Finally, the earliest story, which is probably Mark’s account, says nothing of any conversation taking place between John and Jesus, nor does it give any hint that anybody around Jesus heard or saw anything out of the ordinary. If anything did happen, it happened between Jesus and his heavenly Father. It is as the story develops, both in the pages of the New Testament and later in Christian art, that conversations are held, doves are seen and words from heaven overheard by others.
Originally then Jesus’ baptism probably took place much as the Gospel of Mark tells us:
• That at about the age of 30, during the mission of John the Baptist, Jesus came to the river Jordan as part of a renewal movement.
• Jesus then entered the river along with a whole group of other people, and at a signal from John, they together immersed themselves under the water.
• Afterwards Jesus went on his way and John the Baptist and the rest of the crowd were unaware of anything particular having happened that day.
Those, I suggest, are the likely facts; and particularly because Jesus’ baptism was something of an embarrassment in the early Church we can be confident that with them we are on solid ground.
What then of the meaning of this event?
Here the Gospel writers paint a rich picture, finding in Jesus’ baptism layer upon layer of meaning with the voice from heaven, the dove descending, the heavens opening and the Spirit of God given.
The dove sends us back to the beginning of creation, to the Spirit brooding on the face of the waters; and a little later the dove bears the promise of peace in its beak when, after the flood, the waters recede.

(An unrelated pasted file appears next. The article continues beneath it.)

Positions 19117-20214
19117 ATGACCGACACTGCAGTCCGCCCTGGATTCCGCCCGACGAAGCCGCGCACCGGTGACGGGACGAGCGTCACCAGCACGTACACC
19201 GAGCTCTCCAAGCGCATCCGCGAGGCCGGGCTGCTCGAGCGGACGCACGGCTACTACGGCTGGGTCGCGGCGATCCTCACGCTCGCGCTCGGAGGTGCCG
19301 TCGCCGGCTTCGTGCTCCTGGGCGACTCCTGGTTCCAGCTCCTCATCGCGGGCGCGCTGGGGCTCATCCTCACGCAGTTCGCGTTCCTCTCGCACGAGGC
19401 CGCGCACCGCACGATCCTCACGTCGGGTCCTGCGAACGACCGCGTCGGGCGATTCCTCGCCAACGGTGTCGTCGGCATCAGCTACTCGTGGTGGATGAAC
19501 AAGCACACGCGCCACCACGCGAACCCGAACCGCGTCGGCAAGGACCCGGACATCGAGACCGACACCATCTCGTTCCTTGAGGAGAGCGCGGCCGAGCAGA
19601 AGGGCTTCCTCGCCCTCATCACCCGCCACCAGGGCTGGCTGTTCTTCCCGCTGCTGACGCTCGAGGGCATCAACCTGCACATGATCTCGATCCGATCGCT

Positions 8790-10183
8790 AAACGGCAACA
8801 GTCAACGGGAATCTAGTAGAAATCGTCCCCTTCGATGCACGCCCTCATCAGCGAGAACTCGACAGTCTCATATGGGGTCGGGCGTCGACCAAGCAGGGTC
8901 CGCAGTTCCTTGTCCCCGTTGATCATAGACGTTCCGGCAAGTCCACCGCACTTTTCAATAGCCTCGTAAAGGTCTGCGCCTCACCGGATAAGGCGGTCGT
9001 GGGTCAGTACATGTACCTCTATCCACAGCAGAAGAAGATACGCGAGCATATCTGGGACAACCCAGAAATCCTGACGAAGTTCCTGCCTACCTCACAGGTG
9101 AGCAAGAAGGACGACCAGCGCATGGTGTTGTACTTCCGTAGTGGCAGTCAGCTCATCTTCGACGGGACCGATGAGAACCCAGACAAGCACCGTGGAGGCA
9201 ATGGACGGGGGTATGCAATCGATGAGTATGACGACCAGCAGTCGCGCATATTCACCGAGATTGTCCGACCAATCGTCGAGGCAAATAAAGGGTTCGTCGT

The Spirit settling on Jesus takes us back to all those others before him to whom the Spirit was given: Samson, Gideon, Saul, David.
The voice from heaven announces who Jesus is, using both words from Psalm 2, a royal psalm, in which the anointed king is proclaimed God’s son, and also words from our first reading, in which God’s servant is one in whom God is well pleased.
And what is so striking, is that these layers of meaning which can leave us in no doubt about the theological significance of Jesus, are found in an event which embarrassed the early Church: “a baptism of repentance for the forgiveness of sins.”
Here our glorious Lord and Saviour publicly begins his ministry of redemption. And how does he begin? By identifying with sinful humanity and being baptised himself. Without any hint of embarrassment on his part, he who was without sin became sin for us, and entered the waters of the Jordan.
“By being baptised” one person has written, “Jesus….descends into the darkest depths of our human condition…he lets the cold waters of our sins and sorrows close over him…”
So Jesus’ three-year public ministry begins. And his baptism with which it begins sets the pattern both for his ministry and its culmination on the cross.
“He drowns in our wretchedness” that same author went on to say, “that we might live.”
Jesus’ willingness to take this path, identifying himself totally with all that we are in all our messiness and muddle, confirms the truth of those words spoken from heaven: “This is my Son, the Beloved, with him I am well pleased.”